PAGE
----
(Reuters) - Iraqis go to the polls on January 31 for the first time in more than three years in milestone local elections that could redraw the country’s political map.
Below are some facts about Iraq’s provincial elections.
* Iraqis in 14 out of Iraq’s 18 provinces will vote to select members of provincial councils, whose duties include choosing provincial governors and provincial administrations.
* There are 440 provincial council seats at stake:
Province Capital Seats
Baghdad Baghdad 57
Anbar Ramadi 29
Basra Basra 35
Diyala Baquba 29
Nineveh Mosul 37
Maysan Amara 27
Wasit Kut 28
Kerbala Kerbala 27
Salahuddin Tikrit 28
Dhi Qar Nassiriya 31
Najaf Najaf 28
Babil Hilla 30
Muthanna Samawa 26
Qadisiya Diwaniya 28
* Elections in Iraq’s semi-autonomous Kurdistan region, which includes three provinces, are expected to take place this year, but no date has yet been set.
* Voting in the oil-producing, ethnically mixed province of Kirkuk was delayed over disputes between Kurds, who want to fold it into their semi-autonomous northern Kurdistan region, and Arabs and Turkmen who want to keep it under Baghdad’s control. No date has been set.
* 14,431 candidates are registered, including 3,912 women. They belong to more than 400 parties or groups.
* In past elections, voters were only allowed to choose from party lists. This time, they must pick a party or group, but can also vote for an individual candidate from their selected group if they wish. A complicated formula will be used to allocate seats between lists and among candidates within each list.
* Parties that win three or more seats must give every third seat to a woman.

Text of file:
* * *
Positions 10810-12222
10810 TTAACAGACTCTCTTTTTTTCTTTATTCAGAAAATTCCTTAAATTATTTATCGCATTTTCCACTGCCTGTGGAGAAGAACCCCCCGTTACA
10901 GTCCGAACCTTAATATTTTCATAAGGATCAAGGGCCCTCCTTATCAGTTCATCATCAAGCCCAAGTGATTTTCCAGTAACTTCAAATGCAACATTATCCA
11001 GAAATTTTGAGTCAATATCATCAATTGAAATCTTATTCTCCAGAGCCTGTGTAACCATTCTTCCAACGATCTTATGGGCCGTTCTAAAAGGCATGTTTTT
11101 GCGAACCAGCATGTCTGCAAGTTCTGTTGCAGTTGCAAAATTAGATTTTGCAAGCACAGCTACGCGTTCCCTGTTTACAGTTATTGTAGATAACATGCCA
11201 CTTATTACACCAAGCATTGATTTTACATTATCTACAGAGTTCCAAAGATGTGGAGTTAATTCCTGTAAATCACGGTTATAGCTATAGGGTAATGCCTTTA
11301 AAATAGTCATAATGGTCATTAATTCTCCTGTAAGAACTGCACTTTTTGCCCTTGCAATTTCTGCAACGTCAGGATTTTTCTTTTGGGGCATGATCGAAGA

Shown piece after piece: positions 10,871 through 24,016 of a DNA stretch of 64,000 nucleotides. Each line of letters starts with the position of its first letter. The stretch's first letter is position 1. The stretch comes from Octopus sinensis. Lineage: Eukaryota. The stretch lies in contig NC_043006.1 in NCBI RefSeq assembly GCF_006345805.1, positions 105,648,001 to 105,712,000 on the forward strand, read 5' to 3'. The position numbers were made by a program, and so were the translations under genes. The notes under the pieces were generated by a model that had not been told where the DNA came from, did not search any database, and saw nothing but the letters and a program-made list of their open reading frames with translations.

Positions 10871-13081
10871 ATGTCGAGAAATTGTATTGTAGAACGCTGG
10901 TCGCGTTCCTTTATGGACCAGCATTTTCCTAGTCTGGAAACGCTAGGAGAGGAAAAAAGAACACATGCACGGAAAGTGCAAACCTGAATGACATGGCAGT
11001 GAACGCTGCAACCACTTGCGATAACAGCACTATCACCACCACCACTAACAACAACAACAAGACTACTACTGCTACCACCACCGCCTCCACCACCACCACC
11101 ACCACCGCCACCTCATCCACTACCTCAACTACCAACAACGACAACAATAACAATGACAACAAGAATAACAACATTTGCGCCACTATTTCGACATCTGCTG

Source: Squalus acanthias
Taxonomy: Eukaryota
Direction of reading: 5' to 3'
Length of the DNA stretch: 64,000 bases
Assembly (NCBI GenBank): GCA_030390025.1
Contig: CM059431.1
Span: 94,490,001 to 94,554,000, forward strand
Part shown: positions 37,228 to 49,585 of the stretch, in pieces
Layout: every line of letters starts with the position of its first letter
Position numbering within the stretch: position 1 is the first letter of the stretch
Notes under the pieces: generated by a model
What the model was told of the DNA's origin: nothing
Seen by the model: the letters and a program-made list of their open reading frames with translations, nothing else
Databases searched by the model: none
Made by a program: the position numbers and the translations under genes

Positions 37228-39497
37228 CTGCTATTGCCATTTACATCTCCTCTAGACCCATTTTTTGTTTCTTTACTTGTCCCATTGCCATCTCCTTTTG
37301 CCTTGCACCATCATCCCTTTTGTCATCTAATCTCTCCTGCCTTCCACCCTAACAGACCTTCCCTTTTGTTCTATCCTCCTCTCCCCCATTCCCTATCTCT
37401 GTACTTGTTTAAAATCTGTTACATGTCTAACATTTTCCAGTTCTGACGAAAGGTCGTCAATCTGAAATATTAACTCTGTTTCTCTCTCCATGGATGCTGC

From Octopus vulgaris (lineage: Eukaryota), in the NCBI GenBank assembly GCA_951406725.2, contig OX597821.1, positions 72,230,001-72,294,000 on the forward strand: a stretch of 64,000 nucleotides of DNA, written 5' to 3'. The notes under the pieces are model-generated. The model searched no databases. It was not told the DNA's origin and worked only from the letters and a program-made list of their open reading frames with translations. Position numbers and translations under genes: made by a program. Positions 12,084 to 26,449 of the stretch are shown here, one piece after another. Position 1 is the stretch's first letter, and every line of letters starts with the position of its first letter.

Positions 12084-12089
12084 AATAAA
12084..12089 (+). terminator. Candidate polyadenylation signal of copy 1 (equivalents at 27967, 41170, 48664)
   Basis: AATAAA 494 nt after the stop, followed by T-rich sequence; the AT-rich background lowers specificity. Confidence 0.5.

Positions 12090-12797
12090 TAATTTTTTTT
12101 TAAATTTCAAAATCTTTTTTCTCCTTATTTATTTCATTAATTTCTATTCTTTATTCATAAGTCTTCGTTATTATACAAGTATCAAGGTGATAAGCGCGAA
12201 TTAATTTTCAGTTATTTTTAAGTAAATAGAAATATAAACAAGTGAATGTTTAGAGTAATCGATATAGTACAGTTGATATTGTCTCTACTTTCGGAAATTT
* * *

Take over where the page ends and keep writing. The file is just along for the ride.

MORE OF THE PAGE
* Six seats nationally are set aside for candidates from Christian, Shabak, Yazidi and Sabean religious minorities.
* The elections will not only reshape local government but could set the tone for parliamentary elections in late 2009.
* The polls are also expected to change the balance of power among Iraq’s Sunni Arabs, many of whom did not participate in the last provincial elections in 2005. Their marginalisation has helped fuel discontent and violence.
* The United States expects that many tribal leaders whose support of “Awakening Councils,” neighborhood patrol units instrumental in reining in violence, will win power from other Sunni parties.
* The vote will pit Shi‘ite parties that ran as coalition partners in the last Iraqi election against each other. Prime Minister Nuri al-Maliki’s small Dawa party will be fighting for influence in southern Iraq against the Supreme Islamic Iraqi Council (ISCI), a religious party founded in exile in Iran when Saddam Hussein was still in charge.
* The elections could also help define the influence of Moqtada al-Sadr, the anti-American Shi‘ite cleric who commanded a once-powerful militia that was weakened by government offensives last year. Sadr’s political front is not presenting its own list in the election but will support individual candidates.
Reporting by Missy Ryan in Baghdad; Editing by Michael Christie and Samia Nakhoul